Saturday, January 23, 2010
As the 18th century is sometimes called "the long 18th century," so our Catmas celebration was extra long. It began on December 10, when guests were invited to a Caviar and Champagne Party to celebrate the first anniversary of Cat Adoption Day.
In honor of which, this post may be dedicated to the Egyptian Goddess Bastet, whose tomb was just unearthed in Alexandria.
"In addition to being the cat goddess, this is also the god of joy that will make you happy."
Now (to resume my story), here is Pindar, still in jail, a nameless four month old Bengal Tabby kitten with a severe upper respiratory infection, on the day she became a Cat-Birchall (as they're listed in the vet's files).
A year later, the three sleek, fat, healthy, satisfied moggies, Pindar (Pindy), Catullus (Tully), and Martial the Magnificent Marshmallow Marshwiggle (Marshy) were turning their little noses up at the caviar we served them. Our guests didn't. Here are pictures of the festivities.
Three Birchalls (Peter, me and Paul) and three Cat-Birchalls. It took an entire year to get a picture of the six of us all together. (There were wiggle problems.)
Martial's opinion of caviar is evident
Herbert meets Martial
We were all tired
This was a hard act to follow, but we decided that Christmas would be Catmas. Friends complained that their cats ripped apart their Christmas trees, but that sounded like an excellent present for the cats. Being indoor cats, what would they love more than a tree to call their own, to climb on and scratch and bite and destroy? So we bought a smallish one home, but to our disappointment, they were singularly unimpressed.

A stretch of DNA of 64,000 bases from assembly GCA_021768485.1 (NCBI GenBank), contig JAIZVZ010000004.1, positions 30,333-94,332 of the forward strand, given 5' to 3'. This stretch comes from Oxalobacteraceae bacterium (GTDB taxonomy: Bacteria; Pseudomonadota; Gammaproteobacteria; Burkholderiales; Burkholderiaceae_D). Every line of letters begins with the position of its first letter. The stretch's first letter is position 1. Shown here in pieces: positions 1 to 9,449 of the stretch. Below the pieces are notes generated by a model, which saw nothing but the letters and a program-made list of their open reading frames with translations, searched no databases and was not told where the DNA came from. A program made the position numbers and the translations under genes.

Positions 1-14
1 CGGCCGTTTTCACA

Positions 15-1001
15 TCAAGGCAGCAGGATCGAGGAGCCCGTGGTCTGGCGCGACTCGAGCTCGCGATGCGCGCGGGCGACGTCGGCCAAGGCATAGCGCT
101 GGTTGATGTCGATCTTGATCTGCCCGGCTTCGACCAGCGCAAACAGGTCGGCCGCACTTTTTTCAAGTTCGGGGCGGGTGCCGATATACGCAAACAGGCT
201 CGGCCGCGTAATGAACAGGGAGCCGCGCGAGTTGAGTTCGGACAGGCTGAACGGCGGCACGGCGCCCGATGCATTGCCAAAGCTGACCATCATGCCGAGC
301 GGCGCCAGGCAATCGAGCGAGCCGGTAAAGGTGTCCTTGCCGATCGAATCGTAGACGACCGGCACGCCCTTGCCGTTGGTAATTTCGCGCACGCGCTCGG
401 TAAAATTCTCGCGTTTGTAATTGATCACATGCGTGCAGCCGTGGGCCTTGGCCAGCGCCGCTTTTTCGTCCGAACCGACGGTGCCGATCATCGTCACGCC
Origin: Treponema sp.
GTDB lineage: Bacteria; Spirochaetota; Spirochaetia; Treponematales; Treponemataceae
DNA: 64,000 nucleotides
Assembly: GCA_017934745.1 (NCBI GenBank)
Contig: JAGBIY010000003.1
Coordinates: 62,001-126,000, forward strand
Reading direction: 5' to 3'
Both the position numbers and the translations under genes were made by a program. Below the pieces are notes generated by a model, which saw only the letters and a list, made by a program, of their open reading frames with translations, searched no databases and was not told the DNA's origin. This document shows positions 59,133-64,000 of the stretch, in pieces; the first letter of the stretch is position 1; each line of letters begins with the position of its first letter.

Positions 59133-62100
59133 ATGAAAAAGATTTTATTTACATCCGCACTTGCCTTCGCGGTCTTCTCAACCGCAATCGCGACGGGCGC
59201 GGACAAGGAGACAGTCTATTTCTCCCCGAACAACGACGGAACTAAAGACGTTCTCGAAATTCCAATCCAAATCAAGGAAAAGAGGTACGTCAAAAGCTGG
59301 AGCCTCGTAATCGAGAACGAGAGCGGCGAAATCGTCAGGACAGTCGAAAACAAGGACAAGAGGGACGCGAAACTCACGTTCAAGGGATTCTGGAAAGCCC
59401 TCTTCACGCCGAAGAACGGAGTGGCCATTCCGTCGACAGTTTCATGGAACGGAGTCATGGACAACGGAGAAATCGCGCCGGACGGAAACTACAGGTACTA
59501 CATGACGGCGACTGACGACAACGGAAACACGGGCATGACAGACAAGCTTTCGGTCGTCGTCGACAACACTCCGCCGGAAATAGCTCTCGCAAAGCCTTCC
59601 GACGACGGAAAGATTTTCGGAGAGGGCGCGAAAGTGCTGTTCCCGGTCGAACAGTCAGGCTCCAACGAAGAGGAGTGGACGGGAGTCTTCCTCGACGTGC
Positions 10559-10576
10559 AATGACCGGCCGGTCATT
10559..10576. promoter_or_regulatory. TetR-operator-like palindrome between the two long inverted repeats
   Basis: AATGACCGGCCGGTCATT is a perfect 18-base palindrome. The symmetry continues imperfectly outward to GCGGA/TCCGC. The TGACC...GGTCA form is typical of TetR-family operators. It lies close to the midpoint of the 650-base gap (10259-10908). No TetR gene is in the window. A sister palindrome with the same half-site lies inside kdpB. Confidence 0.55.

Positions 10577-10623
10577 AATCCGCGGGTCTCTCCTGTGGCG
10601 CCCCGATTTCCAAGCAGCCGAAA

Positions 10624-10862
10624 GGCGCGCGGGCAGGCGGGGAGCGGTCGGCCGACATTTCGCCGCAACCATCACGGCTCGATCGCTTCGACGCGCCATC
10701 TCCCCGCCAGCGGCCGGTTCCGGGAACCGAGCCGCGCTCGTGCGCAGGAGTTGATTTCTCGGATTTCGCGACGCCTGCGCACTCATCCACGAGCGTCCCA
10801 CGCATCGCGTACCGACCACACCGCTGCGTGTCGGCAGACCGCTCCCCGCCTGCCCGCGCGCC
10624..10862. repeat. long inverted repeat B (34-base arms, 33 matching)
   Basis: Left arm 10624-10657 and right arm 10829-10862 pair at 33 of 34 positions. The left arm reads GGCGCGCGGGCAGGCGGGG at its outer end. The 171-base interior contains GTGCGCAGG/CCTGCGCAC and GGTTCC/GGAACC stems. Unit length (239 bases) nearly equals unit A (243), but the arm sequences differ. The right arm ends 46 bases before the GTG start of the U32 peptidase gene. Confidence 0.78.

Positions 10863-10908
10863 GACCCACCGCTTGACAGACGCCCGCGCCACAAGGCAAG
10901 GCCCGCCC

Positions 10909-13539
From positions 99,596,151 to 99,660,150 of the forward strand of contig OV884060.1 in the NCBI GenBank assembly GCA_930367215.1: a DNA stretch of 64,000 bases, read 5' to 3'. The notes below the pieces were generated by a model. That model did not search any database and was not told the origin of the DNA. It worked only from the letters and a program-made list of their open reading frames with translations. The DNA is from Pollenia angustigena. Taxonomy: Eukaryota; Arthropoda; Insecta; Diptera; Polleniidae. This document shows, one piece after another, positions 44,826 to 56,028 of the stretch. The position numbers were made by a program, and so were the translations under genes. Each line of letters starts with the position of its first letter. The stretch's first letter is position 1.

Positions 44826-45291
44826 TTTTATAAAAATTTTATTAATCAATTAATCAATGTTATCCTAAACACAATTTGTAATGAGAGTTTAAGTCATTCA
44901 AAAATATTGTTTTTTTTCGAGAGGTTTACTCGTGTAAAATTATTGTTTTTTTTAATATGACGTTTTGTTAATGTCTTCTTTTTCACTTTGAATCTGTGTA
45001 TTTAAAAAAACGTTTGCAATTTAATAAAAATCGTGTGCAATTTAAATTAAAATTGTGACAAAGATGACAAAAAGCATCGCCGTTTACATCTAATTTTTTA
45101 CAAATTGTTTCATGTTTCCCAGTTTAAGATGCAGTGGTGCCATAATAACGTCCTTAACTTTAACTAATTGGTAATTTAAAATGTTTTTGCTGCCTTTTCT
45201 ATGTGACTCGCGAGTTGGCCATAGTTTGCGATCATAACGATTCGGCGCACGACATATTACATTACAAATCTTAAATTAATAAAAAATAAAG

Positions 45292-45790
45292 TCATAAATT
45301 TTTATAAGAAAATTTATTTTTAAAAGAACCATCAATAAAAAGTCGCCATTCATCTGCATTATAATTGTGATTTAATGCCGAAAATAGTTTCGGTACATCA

Ah, well, we thought, when we decorate the tree, then they'll have the fun of tearing down the ornaments! Accordingly, we decorated the Catmas tree with cat toys. But the more heavily ornamented it got, the less interest they displayed. Our friend Pam gave each cat her own, individually embroidered, gorgeous stocking, and we hung them up for the cats, who didn't take notices. Here are the stockings.
Never mind, I said, we will stuff them with little jingly balls and things! They love little jingly balls, and it will be so funny to see them scoop out their presents with their paws and bat them around. So we filled the stockings, placed the cats in front of them, and...nothing. Nothing except that we've been treading on little smashed plastic jingly balls underfoot ever since.
But in the end, even though the cats' Catmas joy did not come up to expectations, they did enjoy the tree, in their quiet furry fashion. Underneath the tree was a very good place to hide, and the spectacle of cats lounging like little luxurious Sultanas, on their bed of gifts, was refreshing to our eyes, at least.
At New Year's, Paul and I went to Sequoia and saw some snow, leaving the cats with Peter.
I will close with a few portraits of the cats.
And this is our Christmas card. It was a happy Catmas, and I hope you had one too!